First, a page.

According to the latest Calgary MLS stats, the average sale price to listing price ratio was 97 per cent in February for single-family homes and 96 per cent for condominiums.
Harney, who spoke at more than 100 real estate events in 2010, said one of the things owners of residential property and the local real estate industry should be concerned about is a belief some people have that what happened south of the border could happen here.
"And it can't," said Harney bluntly. "What happened in the United States, you don't have the same challenge here. What happened in the United States is the amount of people who fell behind paying their mortgage went from a historic number of about a half a per cent to six tenths of a per cent all the way up to over five per cent. The number of people going into a foreclosure situation increased by 10 times.
"(Alberta's) delinquency rate - the number of people that are falling behind in their mortgage - is the same now that it was in 2002, 2004, 2006, 2008. There's been no appreciable bump at all. So buyers (in the local market) that are waiting for prices to crash like they did in the States, they're waiting for something that's not going to happen."
Meanwhile, a report by a senior economist at BMO Capital Markets, said house prices have sagged in Alberta after doubling in the five years to 2007 and the province is poised to see prices climb this year, according to a report by a senior economist at BMO Capital Markets.
In his Canadian Housing Outlook 2011, Sal Guatieri said the price growth in the province could result in response to "solid economic growth, high oil prices and in-migration."
At the national level, Guatieri said average resale prices and personal incomes both rose 5.7 per cent per year in the past three decades.
But prices more than doubled (113 per cent) in the decade to late 2007 and grew twice as fast as incomes from 2002 to 2007 - 10.2 per cent versus 5.0 per cent.
"Even after sliding 13 per cent through the recession, prices quickly rebounded and are now 10 per cent above their 2007 peak," he said of the national average.
"The ratio of average resale prices to personal incomes is currently 14 per cent above its long-run mean, suggesting the national market is moderately overvalued. That's up modestly from the summer but still well below the 21 per cent all-time high in 1989 or the 26 per cent U.S. peak in 2005."
Guatieri said home sales are expected to cool and prices stabilize this year in response to higher interest rates, tighter mortgage rules and lower affordability.
"While we do not expect a significant correction nationwide, the risk of such would increase - especially in some regions - if prices were to continue to outrun incomes or if interest rate were to increase rapidly," he said.
© Copyright (c) The Calgary Herald
Wednesday, March 2, 2011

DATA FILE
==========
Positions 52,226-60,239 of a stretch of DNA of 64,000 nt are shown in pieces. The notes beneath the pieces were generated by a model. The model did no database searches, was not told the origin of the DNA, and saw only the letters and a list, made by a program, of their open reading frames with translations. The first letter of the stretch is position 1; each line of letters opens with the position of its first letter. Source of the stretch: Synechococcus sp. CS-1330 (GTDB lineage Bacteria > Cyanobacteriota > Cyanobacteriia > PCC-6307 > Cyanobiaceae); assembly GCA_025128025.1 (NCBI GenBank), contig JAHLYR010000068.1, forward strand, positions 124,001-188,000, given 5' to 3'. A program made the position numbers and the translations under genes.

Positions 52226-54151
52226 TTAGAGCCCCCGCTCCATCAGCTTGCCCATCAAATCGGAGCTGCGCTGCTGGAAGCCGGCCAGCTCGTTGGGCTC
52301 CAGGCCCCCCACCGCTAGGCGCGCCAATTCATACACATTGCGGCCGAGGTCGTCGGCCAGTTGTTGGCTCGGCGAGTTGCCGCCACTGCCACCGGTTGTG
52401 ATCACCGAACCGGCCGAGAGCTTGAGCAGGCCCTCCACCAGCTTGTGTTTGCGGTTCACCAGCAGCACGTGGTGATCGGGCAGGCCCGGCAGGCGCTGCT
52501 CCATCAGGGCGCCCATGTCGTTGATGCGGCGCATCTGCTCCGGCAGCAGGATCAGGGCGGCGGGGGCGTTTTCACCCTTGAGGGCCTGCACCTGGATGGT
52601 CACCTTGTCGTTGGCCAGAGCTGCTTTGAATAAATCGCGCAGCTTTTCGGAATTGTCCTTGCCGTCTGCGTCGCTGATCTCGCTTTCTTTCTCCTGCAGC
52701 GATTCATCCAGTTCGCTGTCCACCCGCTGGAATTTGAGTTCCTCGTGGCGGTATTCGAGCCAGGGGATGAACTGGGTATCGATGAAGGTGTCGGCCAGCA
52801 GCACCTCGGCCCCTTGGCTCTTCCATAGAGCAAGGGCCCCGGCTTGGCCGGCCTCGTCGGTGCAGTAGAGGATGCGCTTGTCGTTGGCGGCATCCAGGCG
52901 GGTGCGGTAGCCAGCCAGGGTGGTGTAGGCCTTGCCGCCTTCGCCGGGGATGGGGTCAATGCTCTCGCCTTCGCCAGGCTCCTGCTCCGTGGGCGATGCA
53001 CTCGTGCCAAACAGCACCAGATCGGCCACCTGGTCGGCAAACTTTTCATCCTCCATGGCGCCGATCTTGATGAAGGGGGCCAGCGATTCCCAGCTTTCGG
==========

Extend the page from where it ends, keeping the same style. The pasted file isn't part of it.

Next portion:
What’s Happening in Calgary...MARCH 2011
What’s Happening in Calgary...
Calgary, March 1, 2011 - For the second month in a row, single family home sales in
the city of Calgary increased over previous month figures and levels recorded in February
2010. The rise in sales continues to point to a gradual recovery in Calgary’s housing market;
according to figures released today by CREB ® (Calgary Real Estate Board).
Wednesday, March 2, 2011
TD BANK March Economic Summary
March 1, 2011
Release: BoC leaves overnight rate at 1.00% and preserves cautious tone
• As expected, the Bank of Canada (BoC) left its target for the overnight interest rate unchanged at 1.00% for a fourth consecutive meeting since September 2010.
• Today’s statement was more dovish than markets expected, but broadly in line with our views. The BoC mentions that “the global economic recovery is proceeding broadly [as expected], although risks remain elevated”. Recent geopolitical events were given a mention in their likely temporary support of higher commodity prices.
• In Canada, the BoC acknowledged that “the [recovery] is proceeding slightly faster than expected”. By the same token, despite recent strong export growth, “the export sector continues to face considerable challenges from the cumulative effects of the persistent strength in the Canadian dollar and Canada’s poor relative productivity performance”. Inflation is said to be “consistent with the Bank’s expectations” and “reflecting considerable slack in the economy”.
• The boilerplate statement that the current level of the overnight rate “leaves considerable monetary stimulus in place, consistent with achieving the 2 per cent inflation target in an environment of significant excess supply in Canada” was maintained, as was the open-ended statement that “any further reduction in monetary policy stimulus would need to be carefully considered”.